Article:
Oil futures rebounded some on Monday, after falling 7% last week, but market players doubt bargain buying will be enough to hoist U.S. benchmark prices away from $50 a barrel near-term.
Crude came under fresh pressure last week as U.S. production showed further growth and gasoline supplies surprisingly increased.
Meanwhile, more investors are now second guessing whether current production cuts by Organization of the Petroleum Exporting Countries and Russia will ultimately be enough to sufficiently cut into global supplies amid the new gusher of U.S. oil. Data on Friday showed the number of active oil rigs in the U.S. has risen for 14th straight weeks to hit their highest level in more than a year.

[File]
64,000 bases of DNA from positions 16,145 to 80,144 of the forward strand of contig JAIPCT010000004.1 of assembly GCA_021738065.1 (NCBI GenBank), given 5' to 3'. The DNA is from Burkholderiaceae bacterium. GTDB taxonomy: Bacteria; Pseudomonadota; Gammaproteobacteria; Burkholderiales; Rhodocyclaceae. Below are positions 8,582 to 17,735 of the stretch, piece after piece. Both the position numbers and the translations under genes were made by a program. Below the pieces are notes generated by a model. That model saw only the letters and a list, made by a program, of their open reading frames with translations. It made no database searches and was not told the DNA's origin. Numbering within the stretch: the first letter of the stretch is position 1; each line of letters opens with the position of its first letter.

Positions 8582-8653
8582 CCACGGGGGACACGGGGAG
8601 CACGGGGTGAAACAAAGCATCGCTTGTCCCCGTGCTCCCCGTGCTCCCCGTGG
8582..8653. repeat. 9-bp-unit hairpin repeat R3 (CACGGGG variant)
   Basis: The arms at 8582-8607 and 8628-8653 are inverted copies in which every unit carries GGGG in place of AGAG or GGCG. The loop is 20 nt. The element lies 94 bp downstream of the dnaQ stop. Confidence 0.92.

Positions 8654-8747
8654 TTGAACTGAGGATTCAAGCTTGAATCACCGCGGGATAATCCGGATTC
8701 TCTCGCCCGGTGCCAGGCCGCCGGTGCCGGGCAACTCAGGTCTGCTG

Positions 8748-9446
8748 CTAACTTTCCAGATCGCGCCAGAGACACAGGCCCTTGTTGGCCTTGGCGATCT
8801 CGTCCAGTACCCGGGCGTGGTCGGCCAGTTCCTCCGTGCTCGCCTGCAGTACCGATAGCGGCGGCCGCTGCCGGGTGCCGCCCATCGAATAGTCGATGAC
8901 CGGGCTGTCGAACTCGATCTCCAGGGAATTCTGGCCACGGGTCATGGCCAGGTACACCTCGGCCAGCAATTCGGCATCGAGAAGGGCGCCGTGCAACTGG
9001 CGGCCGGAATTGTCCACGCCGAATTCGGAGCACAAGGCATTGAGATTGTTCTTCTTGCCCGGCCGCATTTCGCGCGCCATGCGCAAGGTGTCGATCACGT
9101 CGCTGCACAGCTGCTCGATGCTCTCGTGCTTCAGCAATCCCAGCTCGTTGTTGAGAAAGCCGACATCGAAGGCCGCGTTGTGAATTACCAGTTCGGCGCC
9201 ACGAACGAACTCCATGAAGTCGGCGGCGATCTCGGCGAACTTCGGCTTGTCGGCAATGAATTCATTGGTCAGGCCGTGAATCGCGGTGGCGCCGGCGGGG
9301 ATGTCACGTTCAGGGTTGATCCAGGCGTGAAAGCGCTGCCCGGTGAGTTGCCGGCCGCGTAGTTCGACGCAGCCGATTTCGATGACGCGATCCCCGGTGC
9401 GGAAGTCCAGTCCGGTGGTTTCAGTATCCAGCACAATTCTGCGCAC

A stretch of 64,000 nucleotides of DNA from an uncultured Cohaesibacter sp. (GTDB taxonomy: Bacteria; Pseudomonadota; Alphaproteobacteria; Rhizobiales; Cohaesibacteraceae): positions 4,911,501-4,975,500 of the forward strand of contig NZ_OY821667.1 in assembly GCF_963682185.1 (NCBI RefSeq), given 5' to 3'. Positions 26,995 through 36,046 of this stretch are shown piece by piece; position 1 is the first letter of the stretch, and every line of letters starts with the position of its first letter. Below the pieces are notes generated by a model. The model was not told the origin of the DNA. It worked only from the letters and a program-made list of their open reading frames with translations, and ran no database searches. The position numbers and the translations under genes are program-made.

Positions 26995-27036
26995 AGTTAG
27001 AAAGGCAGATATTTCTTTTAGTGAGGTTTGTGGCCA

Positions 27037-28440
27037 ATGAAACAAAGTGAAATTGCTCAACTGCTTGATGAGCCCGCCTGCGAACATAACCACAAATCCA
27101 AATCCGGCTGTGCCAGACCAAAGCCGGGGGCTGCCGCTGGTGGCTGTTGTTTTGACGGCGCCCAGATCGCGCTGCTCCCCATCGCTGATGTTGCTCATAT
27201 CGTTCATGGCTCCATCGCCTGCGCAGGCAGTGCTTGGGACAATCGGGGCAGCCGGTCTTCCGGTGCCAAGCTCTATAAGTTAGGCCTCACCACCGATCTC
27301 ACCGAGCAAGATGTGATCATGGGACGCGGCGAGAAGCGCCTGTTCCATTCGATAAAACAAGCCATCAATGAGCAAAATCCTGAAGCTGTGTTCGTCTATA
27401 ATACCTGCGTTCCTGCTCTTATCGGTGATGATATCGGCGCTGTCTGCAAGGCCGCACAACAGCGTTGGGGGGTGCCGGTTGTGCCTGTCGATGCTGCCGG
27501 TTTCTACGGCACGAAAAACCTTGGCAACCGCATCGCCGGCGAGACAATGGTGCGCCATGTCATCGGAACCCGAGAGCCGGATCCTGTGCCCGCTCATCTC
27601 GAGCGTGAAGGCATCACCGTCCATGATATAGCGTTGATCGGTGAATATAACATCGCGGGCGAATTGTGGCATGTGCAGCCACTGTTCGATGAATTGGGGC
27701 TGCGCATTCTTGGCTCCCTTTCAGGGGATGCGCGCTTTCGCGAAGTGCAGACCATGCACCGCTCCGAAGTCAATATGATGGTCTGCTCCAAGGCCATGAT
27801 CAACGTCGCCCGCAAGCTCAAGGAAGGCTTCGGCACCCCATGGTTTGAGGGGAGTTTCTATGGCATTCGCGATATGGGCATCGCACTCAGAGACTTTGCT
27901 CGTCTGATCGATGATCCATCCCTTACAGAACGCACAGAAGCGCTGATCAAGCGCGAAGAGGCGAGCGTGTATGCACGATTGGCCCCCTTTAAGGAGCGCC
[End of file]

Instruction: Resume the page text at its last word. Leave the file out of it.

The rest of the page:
Doubts are so pronounced that even with typical bullish factors like a weaker greenback and simmering geopolitical tensions, oil prices are only modestly higher on Monday, said Michael McCarthy of CMC Markets.